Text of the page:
There are several reasons for the unruly behaviour of some têtes brûlées, and those of them who are politically connected feel that they can act with impunity. There was the case of a drug addict who happened also to be a political agent, and he would come in the middle of the night to the Casualty and demand his dose of pethidine, armed with a cutter. This happened several times, and the matter was reported to the authorities, but no action was ever taken against him. But the doctor was transferred!

There are also patients who want to jump the queue, and will make a hullaballoo about it when they are reminded that others have been waiting before them. This happens both in the Casualty and OPDs (outpatient clinics for cases to be seen on appointment). In the Casualty the major issue is that a sizeable percentage of patients could have been seen in their local health centres, but prefer to come to hospital. There are reasons too for this preference. I will cite only one here, namely that patients believe that they get better treatment in hospitals, which is not quite true.

Nevertheless, the result is that the Casualty is, therefore, overcrowded with many non-emergency cases. Besides the overcrowding, this also reduces the time the doctor could more usefully give to a more deserving patient. And it is the experience of many doctors that the most undeserving ones are often those that make the most noise. On the other hand, talk to doctors at the health centers, and they will tell you that there also they are overwhelmed by the sheer numbers of attendees.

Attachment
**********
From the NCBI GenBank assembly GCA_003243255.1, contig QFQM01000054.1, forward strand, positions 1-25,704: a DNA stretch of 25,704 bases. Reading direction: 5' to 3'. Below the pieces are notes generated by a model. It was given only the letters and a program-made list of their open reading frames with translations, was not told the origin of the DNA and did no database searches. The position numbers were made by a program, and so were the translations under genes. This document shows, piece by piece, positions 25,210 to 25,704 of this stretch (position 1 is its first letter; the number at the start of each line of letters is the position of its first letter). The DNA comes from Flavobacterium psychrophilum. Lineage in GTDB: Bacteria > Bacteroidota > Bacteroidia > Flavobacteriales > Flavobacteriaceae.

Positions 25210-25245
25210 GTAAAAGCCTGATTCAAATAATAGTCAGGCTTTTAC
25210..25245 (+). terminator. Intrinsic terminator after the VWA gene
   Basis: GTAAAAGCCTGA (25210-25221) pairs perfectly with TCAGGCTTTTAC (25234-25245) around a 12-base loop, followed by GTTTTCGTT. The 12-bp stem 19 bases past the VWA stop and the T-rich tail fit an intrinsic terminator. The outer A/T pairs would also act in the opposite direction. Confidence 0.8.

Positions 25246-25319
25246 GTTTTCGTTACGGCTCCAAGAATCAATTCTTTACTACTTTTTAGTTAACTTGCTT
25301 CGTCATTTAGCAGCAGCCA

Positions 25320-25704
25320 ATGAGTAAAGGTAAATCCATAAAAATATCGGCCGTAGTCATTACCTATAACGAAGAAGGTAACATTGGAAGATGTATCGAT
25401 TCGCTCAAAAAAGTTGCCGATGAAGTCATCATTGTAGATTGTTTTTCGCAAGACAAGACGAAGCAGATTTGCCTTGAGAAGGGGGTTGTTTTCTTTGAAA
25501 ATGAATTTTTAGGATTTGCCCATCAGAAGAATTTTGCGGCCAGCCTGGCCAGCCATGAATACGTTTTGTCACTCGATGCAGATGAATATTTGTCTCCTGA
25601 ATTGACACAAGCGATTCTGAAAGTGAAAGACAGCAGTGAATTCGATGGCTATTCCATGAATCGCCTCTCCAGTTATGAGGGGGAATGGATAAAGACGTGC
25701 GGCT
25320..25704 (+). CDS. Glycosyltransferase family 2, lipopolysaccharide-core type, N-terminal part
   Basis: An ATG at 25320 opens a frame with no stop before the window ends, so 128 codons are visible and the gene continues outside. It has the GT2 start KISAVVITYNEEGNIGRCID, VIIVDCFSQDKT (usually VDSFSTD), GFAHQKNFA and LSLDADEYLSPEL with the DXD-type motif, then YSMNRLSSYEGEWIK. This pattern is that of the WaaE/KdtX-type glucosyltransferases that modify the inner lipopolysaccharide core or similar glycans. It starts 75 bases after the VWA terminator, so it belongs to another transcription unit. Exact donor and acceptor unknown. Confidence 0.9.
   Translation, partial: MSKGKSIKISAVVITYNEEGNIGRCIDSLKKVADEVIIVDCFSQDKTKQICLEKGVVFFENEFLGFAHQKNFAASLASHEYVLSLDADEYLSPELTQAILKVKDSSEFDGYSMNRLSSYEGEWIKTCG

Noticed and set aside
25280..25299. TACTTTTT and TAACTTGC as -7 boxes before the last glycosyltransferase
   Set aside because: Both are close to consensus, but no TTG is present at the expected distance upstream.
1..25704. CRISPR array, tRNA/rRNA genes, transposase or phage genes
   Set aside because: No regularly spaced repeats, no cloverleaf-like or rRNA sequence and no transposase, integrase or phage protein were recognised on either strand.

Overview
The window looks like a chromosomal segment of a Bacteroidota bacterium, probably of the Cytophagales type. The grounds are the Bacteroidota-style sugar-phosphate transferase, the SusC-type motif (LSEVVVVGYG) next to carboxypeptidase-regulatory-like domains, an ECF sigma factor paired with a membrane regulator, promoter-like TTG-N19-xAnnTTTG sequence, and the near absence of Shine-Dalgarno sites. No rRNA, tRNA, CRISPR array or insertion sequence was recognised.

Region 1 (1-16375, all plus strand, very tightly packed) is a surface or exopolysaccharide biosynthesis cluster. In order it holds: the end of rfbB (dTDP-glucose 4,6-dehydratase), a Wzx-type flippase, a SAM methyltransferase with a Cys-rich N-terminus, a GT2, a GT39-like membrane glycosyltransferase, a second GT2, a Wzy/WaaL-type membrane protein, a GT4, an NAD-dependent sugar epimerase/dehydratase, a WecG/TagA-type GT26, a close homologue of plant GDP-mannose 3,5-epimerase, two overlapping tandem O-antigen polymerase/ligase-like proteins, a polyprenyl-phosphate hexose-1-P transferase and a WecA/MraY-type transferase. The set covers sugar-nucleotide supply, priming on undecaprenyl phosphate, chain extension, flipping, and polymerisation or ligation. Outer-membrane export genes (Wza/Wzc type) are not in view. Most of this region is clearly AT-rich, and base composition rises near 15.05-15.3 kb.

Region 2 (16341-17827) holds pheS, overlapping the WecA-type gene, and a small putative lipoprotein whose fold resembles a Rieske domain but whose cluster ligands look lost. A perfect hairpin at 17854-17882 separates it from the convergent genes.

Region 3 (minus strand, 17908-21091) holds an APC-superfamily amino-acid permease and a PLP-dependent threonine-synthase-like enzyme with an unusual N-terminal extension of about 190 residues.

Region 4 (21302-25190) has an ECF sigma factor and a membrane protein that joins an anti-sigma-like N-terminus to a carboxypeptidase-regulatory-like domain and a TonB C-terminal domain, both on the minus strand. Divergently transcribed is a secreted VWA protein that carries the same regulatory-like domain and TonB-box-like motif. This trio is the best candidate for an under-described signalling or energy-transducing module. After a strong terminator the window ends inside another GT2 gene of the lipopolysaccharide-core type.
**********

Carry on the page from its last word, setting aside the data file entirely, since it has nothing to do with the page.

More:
We are a very sick nation.

There are ways to prevent physical violence taking place in hospitals under normal civilian conditions, that is when a country is at peace and is functioning under the rule of law, ‘normally’. Many years ago, around the time of the Sabapathy incident if my memory serves me right, there was an article in a British medical journal, The Practitioner, on this very topic, and contained some practical suggestions. A doctor’s association made a copy of the article and sent it to the Ministry of Health, offering to discuss the issue and find a solution. There was not so much as an acknowledgement from the ministry, which just goes to show…

Nonetheless, despite and under the most trying of circumstances, including the constant threats present in conflict or war zones, doctors continue to perform their bounden duty to save lives and relieve suffering. Medicine and its allied professions are still noble occupations, and those who attack its practitioners are most vile and ignominious. It is a reflection of their insensitivity and inhumanity to their fellow human beings, de surcroît those who are in distress, and the least that can be said is that they are beasts in human garb. Shame on them.

* Published in print edition on 24 June 2016